Richard Nisley


City of Commerce
History - World Released - Jan 06, 2013

Imagine a place where the gap between rich and poor is minimal, where the ruling elite govern democratically, and, despite having no walls, battlements or ramparts, is virtually unconquerable for 1000 years.

The lost continent of Atlantis? No. The place is an island (or islands) in the north Adriatic Sea known as the “City of Canals”--Venice. It could jas easily be known as the “City of Commerce.” From 800 to 1800, Venice ruled the Mediterranean and was among the richest nations on earth. The populace was business-minded, educated, and free, and tolerant of differing races and religions (Christians, Jews and Moslems comprised the population).

While the surrounding world was ruled by kings, Venice was ruled by a council of enlightened business leaders, similar to our Senate. They elected an executive officer--a duke--who carried out the functions of state leader much as our nation's president. He was elected for life but removed from office for bad behavior by the council. Of course, other republics started out this way and eventually succumbed to dictatorships. Venice never did. Why not? Because it never raised an army to conquer other countries, and so never had to deal with some conquering hero returning home to woo the populace and take over, as Julius Caesar did on his return to Rome. Venice never had any territorial ambitions. It's only ambition was trade. The average working Joe was happy because of a type of profit-sharing encouraged by the council. Every Venetian, it seems, profited from trade.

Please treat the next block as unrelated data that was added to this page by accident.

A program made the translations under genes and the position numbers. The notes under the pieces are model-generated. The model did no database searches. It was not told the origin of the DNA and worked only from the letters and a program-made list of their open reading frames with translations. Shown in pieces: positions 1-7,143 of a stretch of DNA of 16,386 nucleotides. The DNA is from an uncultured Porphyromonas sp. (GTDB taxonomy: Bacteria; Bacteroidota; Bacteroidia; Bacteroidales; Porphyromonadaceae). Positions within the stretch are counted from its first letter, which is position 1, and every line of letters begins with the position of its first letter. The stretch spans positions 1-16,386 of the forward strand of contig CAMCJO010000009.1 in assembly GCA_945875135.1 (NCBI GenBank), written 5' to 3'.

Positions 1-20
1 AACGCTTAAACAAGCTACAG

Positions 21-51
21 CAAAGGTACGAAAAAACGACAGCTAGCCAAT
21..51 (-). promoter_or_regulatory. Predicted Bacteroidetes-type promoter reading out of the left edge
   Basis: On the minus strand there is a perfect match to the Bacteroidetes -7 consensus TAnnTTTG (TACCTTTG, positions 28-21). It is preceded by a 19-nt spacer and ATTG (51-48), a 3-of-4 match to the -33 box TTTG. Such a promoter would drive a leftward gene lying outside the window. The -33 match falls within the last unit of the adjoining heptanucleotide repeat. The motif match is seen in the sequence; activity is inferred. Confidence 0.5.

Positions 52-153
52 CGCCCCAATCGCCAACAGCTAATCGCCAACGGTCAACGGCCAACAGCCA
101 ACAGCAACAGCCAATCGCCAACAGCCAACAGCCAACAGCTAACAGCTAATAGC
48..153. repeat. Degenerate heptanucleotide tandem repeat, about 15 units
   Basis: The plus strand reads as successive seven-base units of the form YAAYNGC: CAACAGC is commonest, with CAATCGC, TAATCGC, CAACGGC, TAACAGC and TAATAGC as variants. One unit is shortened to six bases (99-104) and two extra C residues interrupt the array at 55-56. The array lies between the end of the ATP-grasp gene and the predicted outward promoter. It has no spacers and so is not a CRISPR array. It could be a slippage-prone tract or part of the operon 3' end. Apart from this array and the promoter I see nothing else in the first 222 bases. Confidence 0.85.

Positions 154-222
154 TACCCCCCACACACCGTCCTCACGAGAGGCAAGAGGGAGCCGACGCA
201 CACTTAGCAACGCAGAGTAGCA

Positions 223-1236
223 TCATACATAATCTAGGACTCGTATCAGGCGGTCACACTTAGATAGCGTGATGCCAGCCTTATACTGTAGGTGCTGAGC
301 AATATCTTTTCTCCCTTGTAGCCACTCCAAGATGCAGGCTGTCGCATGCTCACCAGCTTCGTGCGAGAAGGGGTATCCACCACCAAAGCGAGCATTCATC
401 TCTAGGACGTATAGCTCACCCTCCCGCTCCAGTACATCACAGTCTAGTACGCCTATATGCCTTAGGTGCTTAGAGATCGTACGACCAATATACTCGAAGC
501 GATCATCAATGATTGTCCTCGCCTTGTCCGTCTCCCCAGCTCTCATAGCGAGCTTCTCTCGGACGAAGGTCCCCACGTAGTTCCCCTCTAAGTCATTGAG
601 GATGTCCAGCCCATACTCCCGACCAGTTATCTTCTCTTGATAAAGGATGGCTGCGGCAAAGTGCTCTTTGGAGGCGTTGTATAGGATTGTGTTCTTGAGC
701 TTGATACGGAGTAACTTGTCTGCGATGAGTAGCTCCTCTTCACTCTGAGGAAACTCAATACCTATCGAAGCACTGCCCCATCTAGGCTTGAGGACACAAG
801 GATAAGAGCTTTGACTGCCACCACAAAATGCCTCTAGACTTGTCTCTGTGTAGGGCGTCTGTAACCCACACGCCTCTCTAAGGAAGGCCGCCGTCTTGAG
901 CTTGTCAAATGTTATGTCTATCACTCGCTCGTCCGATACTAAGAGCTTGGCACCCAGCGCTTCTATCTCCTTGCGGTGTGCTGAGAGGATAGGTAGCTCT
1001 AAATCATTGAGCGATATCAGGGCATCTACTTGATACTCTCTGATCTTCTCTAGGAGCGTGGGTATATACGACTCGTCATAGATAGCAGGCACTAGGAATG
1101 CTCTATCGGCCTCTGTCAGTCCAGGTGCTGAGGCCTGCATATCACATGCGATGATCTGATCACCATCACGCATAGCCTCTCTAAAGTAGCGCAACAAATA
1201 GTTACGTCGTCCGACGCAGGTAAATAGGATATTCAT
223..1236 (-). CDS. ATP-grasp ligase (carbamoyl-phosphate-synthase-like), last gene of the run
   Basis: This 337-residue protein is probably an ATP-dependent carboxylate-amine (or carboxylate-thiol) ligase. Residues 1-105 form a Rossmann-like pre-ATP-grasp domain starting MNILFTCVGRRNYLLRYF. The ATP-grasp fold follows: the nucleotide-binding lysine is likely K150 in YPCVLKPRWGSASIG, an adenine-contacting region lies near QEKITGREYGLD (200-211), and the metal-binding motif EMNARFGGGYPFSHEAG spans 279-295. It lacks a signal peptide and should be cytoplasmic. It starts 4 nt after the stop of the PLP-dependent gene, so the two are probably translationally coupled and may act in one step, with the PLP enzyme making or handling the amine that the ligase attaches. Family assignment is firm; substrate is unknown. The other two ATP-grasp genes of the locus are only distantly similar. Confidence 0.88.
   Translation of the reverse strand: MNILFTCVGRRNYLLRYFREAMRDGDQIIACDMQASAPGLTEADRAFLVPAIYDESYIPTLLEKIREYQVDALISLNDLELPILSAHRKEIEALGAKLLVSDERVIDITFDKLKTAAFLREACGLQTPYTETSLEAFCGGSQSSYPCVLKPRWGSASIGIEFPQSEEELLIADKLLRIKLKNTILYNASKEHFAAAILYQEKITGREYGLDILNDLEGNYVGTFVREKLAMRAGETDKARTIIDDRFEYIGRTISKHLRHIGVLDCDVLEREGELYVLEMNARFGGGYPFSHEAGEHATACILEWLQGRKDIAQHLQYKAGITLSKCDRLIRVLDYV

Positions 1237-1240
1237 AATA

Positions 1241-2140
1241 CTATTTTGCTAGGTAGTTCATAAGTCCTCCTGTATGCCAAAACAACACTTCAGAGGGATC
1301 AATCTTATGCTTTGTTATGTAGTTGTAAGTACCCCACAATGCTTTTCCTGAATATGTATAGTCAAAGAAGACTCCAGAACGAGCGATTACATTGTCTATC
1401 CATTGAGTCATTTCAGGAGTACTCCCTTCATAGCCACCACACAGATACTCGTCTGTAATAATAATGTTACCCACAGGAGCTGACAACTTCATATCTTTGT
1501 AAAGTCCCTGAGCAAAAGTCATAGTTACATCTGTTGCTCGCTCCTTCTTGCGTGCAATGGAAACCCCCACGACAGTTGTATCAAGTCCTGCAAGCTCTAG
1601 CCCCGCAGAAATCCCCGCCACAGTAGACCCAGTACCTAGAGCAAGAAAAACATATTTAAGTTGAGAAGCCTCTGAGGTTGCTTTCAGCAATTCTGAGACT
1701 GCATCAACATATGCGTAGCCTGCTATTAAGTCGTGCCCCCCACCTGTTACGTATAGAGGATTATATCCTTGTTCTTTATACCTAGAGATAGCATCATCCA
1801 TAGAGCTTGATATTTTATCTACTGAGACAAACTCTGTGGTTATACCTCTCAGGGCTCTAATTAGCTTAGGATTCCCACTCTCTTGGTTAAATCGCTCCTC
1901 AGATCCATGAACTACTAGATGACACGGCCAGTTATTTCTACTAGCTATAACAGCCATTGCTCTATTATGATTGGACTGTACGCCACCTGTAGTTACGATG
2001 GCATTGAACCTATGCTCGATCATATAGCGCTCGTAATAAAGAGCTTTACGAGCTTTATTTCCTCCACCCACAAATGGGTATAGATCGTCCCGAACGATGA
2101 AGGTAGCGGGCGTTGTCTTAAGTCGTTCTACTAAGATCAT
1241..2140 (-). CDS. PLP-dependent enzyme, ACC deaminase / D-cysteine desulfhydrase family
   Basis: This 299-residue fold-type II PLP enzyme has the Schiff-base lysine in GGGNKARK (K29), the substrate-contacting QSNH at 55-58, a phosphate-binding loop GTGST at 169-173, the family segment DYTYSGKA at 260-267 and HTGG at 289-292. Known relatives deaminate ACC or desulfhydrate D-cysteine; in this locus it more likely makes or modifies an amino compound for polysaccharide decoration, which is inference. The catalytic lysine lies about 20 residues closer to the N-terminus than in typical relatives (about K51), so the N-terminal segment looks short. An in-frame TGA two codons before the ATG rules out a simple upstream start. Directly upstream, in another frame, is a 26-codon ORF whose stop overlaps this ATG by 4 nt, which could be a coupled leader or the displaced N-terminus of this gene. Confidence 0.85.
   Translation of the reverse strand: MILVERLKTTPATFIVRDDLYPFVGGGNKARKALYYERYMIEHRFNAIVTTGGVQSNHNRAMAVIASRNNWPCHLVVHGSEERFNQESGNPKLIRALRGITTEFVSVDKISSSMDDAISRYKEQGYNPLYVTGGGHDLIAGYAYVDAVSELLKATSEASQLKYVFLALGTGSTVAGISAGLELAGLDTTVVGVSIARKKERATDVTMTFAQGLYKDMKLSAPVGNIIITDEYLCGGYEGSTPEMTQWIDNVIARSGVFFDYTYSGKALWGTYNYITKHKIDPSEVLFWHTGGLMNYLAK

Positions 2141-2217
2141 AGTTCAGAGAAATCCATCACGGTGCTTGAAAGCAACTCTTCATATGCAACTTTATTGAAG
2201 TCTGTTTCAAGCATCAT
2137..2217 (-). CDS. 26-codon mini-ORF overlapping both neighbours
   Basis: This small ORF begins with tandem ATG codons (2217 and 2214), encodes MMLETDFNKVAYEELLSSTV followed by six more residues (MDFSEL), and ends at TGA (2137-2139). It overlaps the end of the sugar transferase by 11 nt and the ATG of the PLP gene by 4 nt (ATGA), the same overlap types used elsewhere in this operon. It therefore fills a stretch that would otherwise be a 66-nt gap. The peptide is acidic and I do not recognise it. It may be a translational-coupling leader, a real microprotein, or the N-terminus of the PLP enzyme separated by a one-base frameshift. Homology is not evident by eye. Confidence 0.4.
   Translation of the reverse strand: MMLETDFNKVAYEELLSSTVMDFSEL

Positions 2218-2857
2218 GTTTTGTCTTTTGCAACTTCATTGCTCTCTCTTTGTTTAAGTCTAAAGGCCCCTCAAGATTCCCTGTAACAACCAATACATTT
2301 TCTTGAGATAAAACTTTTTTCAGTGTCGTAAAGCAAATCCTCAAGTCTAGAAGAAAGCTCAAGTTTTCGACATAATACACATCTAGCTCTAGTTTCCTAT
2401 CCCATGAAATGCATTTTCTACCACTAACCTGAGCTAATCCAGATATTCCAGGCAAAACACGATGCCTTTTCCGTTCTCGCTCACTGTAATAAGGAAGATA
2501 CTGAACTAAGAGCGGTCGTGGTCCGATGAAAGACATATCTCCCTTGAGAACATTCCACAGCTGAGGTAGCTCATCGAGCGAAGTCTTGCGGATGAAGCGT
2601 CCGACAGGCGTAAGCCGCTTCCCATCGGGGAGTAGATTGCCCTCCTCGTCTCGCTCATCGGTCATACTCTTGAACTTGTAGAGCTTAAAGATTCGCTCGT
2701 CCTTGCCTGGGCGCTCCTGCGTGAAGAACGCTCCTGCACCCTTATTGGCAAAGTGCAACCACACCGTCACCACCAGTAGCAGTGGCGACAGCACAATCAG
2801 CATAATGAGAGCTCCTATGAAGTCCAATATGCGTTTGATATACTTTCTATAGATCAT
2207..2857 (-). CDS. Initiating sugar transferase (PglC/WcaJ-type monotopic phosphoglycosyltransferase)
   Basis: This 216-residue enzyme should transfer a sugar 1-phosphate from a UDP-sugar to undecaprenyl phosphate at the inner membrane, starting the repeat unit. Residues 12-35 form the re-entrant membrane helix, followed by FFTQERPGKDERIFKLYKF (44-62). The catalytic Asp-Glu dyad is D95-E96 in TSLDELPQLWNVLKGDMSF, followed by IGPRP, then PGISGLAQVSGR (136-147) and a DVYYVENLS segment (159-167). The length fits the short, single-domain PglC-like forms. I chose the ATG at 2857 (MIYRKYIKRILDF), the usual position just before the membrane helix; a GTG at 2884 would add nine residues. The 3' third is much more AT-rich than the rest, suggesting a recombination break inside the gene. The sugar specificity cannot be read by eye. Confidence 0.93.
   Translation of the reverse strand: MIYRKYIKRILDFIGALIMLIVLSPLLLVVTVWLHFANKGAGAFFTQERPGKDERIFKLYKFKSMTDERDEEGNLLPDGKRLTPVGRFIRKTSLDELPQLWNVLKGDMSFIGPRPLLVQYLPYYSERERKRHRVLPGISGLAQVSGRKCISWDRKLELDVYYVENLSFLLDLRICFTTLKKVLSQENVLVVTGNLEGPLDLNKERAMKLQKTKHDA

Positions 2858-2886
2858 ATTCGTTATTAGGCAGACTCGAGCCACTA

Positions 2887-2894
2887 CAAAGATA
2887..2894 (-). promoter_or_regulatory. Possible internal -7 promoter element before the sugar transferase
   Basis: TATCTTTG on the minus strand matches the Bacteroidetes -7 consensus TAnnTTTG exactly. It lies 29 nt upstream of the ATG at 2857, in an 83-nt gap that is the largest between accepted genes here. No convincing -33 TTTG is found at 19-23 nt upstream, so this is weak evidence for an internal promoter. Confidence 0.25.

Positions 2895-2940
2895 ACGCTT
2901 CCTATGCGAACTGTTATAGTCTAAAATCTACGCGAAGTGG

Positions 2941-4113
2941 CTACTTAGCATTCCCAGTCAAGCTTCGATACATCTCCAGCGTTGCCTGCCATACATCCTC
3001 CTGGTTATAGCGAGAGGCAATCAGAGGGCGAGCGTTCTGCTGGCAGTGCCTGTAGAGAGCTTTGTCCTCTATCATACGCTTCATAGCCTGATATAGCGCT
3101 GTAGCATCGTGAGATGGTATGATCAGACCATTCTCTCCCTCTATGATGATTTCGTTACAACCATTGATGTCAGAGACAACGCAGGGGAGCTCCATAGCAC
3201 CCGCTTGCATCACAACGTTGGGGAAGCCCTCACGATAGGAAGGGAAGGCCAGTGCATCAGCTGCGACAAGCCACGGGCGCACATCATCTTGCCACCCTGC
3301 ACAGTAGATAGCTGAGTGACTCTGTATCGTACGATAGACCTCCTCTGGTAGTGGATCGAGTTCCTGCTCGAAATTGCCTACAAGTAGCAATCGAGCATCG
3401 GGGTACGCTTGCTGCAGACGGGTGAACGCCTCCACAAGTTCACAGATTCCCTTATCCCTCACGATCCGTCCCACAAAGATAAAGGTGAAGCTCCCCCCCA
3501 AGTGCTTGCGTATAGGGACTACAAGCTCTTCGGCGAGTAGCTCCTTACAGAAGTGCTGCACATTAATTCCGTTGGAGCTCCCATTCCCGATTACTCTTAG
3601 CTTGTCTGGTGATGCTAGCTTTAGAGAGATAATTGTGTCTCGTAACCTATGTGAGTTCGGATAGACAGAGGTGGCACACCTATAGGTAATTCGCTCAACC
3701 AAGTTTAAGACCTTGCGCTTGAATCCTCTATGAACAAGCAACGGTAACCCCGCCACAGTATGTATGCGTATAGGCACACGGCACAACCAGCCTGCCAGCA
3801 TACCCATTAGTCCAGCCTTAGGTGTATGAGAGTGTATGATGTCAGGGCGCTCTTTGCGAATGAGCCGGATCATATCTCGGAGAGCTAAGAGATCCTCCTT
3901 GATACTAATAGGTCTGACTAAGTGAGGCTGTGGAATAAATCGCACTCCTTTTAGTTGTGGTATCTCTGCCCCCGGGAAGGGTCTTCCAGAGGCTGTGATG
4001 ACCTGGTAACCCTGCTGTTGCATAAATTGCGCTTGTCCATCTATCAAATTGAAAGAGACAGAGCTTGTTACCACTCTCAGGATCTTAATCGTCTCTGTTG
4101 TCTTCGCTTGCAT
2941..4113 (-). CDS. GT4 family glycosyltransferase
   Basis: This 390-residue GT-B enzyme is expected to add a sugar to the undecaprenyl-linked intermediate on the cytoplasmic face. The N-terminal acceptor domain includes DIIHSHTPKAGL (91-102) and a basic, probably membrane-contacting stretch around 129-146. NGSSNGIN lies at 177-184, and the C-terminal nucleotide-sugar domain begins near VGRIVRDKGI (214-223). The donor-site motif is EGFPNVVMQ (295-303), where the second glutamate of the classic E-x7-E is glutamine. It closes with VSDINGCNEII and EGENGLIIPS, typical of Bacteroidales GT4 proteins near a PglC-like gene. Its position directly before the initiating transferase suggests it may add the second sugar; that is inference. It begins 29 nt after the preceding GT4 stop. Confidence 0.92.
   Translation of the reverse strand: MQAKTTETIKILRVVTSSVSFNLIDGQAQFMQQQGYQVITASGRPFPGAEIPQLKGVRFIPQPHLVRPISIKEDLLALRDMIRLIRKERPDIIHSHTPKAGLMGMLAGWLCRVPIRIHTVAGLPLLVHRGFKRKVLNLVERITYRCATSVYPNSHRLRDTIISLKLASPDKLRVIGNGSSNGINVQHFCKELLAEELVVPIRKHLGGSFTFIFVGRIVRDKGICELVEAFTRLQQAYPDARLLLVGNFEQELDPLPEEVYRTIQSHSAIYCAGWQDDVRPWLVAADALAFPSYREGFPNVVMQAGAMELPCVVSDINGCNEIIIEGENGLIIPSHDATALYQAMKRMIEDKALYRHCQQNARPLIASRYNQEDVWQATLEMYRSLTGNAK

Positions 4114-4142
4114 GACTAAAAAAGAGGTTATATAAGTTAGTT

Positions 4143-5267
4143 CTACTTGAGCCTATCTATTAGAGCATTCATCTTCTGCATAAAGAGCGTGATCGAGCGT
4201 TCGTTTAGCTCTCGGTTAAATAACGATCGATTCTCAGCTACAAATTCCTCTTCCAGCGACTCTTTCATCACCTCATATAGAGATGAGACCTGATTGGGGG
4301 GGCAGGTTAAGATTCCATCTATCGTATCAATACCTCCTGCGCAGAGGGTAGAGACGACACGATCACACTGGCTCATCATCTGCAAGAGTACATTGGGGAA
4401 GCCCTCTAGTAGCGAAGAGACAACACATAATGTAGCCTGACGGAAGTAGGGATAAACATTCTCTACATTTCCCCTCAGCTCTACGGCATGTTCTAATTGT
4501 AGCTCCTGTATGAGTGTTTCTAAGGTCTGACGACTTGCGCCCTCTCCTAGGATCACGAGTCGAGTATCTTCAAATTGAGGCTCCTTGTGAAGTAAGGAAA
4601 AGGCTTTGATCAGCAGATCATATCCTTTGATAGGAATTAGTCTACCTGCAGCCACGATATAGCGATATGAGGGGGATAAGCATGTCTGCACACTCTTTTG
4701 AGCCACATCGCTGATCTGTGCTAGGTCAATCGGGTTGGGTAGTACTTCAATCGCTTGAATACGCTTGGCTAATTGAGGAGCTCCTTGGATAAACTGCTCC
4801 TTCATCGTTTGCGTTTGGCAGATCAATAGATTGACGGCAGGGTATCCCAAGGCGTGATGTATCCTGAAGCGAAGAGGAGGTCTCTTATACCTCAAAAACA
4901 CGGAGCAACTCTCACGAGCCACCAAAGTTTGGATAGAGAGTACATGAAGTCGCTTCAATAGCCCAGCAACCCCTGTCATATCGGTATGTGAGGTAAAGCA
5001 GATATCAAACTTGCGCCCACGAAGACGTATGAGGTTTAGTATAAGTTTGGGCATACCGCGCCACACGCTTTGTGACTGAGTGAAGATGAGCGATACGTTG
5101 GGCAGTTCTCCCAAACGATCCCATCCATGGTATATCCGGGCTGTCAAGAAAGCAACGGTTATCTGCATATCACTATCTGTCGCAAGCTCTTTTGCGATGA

In the beginning Venice was little more than a series of small, muddy, flood-prone islands in the center of a lagoon. The first inhabitants lived in huts perched on stilts and subsisted on duck hunting, fishing, and making salt. This changed when barbaric hoards swept down from Northern Europe to plunder the Roman Empire. The population of cities in the Northern Adriatic found safety on the islands of the lagoon. After the barbarians departed, the Roman citizens returned to the mainland. When another barbaric tribe--the Lombards--arrived and decided to stay, the mainland residents moved to the islands for good and established the first permanent settlements. The Lombards built ships and tried to take the islands, but being unfamiliar with the vagaries of the lagoon they were no match for the Venetians who trapped their boats on the shoals and destroyed them.